English version

boycott

From Longman Dictionary of Contemporary Englishboycottboy‧cott1 /ˈbɔɪkɒt $ -kɑːt/ ●○○ verb [transitive]  PROTESTto refuse to buy something, use something, or take part in something as a way of protesting We boycott all products tested on animals.→ See Verb table
Examples from the Corpus
boycottAngry taxi drivers responded by boycotting a planned workshop on treating customers courteously.It involved a group of white-owned businesses in Mississippi being boycotted by civil rights groups accusing them of racist practices.Students have threatened to boycott certain banks as a protest at their investment policies.Some Ulster Unionists have already declared they would boycott him if he were chosen.Several countries have said they may boycott next year's Olympic Games.The former Soviet-bloc countries boycotted the 1984 Olympics in response to the boycott of the 1980 Games in Moscow.Four years ago seven leading men threatened to boycott the event because they considered the prize money too low.Fretilín announced that it would boycott the investigation, dismissing military guarantees of safety for those giving evidence to the commission.Six countries have threatened to boycott the Olympics.Opposition parties are boycotting the vote.
boycottboycott2 ●○○ noun [countable]  PROTESTan act of boycotting something, or the period of time when it is boycotted They are now trying to organize a boycott.boycott of/on/against a boycott on GM crops He called for a boycott of the elections.
Examples from the Corpus
boycottRebel supporters from the Barnet Supporters' Association called for a boycott of all matches.Farmers are calling for a boycott of all imported meat.a boycott of the peace talksA boycott of classes also began in support of the hunger strikers.The firm staged the one-day boycott yesterday to put pressure on Liverpool City Council to pay up.No strike deadline has been set, nor has a full-fledged boycott been called.School boycotts were organized, and tens of thousands of black kids were kept home.Should all this be conveniently forgotten now that the boycott is about to be lifted?The final version merely required firms to report to the Commerce Department whenever they complied with the boycott.called for ... boycottGroups demanding an autonomous Sikh state have already called for a boycott of the elections.Opposition groups in exile had rejected the terms of the Constitution and called for a boycott.Rebel supporters from the Barnet Supporters' Association called for a boycott of all matches.Although some black groups called for a boycott of the curfew, it had the effect of restoring an uneasy calm.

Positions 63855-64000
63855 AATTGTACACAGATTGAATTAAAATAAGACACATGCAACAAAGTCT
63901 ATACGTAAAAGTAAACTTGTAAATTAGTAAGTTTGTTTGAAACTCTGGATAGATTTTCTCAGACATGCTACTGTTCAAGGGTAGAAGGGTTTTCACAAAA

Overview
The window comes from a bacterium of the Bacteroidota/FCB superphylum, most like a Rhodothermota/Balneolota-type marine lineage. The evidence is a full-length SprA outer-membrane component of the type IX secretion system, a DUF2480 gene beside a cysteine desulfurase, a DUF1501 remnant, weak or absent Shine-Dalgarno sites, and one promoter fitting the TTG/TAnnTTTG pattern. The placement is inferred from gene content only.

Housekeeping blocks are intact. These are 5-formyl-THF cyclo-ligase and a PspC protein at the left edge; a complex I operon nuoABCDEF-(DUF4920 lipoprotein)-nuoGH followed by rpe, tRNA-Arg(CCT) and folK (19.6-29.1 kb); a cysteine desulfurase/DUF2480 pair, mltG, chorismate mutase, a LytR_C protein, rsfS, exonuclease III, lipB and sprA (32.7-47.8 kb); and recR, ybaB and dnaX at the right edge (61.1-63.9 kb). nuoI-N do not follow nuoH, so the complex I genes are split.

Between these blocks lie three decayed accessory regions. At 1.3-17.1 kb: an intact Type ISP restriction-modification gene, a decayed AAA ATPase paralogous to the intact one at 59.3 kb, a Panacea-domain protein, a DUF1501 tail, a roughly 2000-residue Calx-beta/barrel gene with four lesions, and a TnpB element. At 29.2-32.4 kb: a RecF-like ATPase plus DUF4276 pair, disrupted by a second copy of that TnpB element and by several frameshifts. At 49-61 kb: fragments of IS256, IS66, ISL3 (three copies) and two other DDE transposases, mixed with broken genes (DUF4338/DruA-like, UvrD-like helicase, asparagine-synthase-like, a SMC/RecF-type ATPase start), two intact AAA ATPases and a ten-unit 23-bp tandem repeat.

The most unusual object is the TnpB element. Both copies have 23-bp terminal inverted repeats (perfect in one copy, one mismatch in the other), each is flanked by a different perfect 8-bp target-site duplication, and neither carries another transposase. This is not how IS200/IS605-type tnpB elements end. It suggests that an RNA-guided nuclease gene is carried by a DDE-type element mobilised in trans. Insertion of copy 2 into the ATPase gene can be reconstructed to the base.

From Longman Business Dictionaryboycottboy‧cott1 /ˈbɔɪkɒt-kɑːt/ verb [transitive] to refuse to buy something, use something, or take part in something, as a way of protestingIn the past, Mandela had called for people to boycott South African goods.Palestinian leaders threatened to boycott the talks.→ See Verb tableboycottboycott2 noun [countable] when people boycott something, or the period of time when it is boycottedIn 1937 the cocoa farmers imposed a boycott on European imports.He called for an end to the Arab economic boycott of Israel. secondary boycott
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Verb table
boycott
Simple Form
Present
I, you, we, theyboycott
he, she, itboycotts
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Past
I, you, he, she, it, we, theyboycotted
Present perfect
I, you, we, theyhave boycotted
he, she, ithas boycotted
Past perfect
I, you, he, she, it, we, theyhad boycotted
Future
I, you, he, she, it, we, theywill boycott
Future perfect
I, you, he, she, it, we, theywill have boycotted
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Continuous Form
Present
Iam boycotting
he, she, itis boycotting
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you, we, theyare boycotting
Past
I, he, she, itwas boycotting
you, we, theywere boycotting
Present perfect
I, you, we, theyhave been boycotting
he, she, ithas been boycotting
Past perfect
I, you, he, she, it, we, theyhad been boycotting
Future
I, you, he, she, it, we, theywill be boycotting
Future perfect
I, you, he, she, it, we, theywill have been boycotting
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